Mercedes Tipol

When we first met Mercedes Tipol, she looked like a Guatemalan teenager. In fact, she was twenty-eight with five children and had never been to school. She had married at fourteen to Climaco Cucul, a coffee farmer. He made most of the family’s decisions. When Mercedes needed funds to buy beans or sugar, for example, he gave her exactly the amount she needed. He also wanted to know where she was going and why. Sometimes he did not allow her to leave the house.

We got to know her at a project developed by Strategies for International Development (SID), designed to help women improve their public speaking. At first, Mercedes hardly spoke. She felt uncomfortable speaking in public, especially before men who had received education, who had traveled to work in cities, even to Honduras. Men were used to talking in public, to asking questions, seeking clarifications, offering comments.

But Mercedes along with other farmers’ wives wanted to participate in the technical assistance sessions in better farming practices. SID started monthly training sessions in which these women solved common problems and set personal goals. They discussed topics familiar to them; everyone had an opportunity to speak. What happened? Their talk about problem-solving and goal-setting empowered them. They began to develop leadership skills as well as public speaking.

But that wasn’t all. Over the year and a half that she has participated in the monthly sessions, growing more self-confident, Mercedes started a coffee-tree nursery. Now she grows some five thousand seedlings a year. She sells them for one quetzal each, making about $685 a year.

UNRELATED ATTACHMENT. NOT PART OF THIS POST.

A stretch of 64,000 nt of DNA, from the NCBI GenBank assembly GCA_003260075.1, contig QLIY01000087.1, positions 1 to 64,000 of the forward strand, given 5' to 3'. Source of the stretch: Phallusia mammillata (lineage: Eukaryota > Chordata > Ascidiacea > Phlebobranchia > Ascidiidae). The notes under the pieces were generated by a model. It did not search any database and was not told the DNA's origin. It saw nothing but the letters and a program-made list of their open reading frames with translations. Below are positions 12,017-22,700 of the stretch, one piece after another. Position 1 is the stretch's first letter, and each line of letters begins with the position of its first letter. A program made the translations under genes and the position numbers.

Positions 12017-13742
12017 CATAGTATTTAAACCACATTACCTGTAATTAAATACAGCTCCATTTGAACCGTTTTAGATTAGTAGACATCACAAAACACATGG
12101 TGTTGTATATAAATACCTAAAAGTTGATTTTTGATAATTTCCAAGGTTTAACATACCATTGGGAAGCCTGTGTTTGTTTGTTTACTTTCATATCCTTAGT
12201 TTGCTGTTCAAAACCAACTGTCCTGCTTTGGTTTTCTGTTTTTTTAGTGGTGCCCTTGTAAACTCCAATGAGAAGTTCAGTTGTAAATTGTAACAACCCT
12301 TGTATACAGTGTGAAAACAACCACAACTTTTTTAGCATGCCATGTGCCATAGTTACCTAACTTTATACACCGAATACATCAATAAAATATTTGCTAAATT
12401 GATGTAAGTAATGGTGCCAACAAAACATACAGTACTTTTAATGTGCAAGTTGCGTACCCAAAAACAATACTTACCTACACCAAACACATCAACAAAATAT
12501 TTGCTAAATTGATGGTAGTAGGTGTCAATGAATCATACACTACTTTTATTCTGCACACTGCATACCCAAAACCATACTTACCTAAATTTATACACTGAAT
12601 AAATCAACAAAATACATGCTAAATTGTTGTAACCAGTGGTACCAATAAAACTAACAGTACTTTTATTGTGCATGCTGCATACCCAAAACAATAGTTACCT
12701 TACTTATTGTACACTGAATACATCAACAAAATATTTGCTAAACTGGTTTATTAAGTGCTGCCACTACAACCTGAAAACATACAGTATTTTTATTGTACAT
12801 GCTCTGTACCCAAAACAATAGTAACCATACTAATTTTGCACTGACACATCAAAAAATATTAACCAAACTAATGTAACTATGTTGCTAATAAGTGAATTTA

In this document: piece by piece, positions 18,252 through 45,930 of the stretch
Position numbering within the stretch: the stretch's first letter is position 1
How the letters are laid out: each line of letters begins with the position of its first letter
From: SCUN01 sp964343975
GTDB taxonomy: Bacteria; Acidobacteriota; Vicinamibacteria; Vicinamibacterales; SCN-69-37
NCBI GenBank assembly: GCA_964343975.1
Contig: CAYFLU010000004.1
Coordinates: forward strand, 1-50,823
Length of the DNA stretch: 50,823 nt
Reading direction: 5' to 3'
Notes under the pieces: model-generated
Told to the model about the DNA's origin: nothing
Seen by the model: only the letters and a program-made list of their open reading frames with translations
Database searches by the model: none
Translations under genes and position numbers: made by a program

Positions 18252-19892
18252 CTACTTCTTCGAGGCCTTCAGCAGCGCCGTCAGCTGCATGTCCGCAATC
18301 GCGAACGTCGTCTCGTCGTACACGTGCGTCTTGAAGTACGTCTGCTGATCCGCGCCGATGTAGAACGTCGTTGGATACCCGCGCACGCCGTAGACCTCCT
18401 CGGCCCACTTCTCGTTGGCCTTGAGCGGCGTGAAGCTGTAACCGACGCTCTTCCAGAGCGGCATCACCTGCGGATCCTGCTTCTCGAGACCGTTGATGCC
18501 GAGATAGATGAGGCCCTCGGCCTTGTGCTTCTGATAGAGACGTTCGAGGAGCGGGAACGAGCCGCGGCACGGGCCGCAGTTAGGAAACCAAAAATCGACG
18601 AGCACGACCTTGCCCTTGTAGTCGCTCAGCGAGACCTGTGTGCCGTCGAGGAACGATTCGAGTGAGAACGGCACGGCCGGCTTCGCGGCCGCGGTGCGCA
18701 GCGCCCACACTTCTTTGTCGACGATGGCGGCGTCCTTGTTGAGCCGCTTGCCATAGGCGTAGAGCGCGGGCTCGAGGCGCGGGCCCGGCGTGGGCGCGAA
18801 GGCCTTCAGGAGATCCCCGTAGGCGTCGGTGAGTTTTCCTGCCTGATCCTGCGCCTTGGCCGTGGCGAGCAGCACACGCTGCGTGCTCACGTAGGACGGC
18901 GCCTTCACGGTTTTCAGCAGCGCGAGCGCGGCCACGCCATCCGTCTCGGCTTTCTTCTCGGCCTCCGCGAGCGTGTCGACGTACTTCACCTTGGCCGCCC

With income from the seedlings, she also began raising chickens. She keeps a coop of about fifty birds and buys her own feed. She sells about ten chickens a month for between seventy and one hundred Quetzales each. In a year, those sales bring in between $1,233 to $1,644. Thanks to her growing self-confidence, she now participates equally in the technical assistance provided by SID and has seen her family’s income from coffee grow.

Mercedes’ husband has grown as well and now helps her with her coffee tree nursery. He shovels soil and transplants seedlings from the seedbeds in which they start life to the plastic sacks in which they grow.

Mercedes has begun to feel better about life. Greater income means better opportunities for the five children, her oldest is fourteen and her youngest three. Mercedes can neither read nor write, but she has started two businesses and increased the family’s income, thanks to her own initiative and the public speaking sessions provided by SID.

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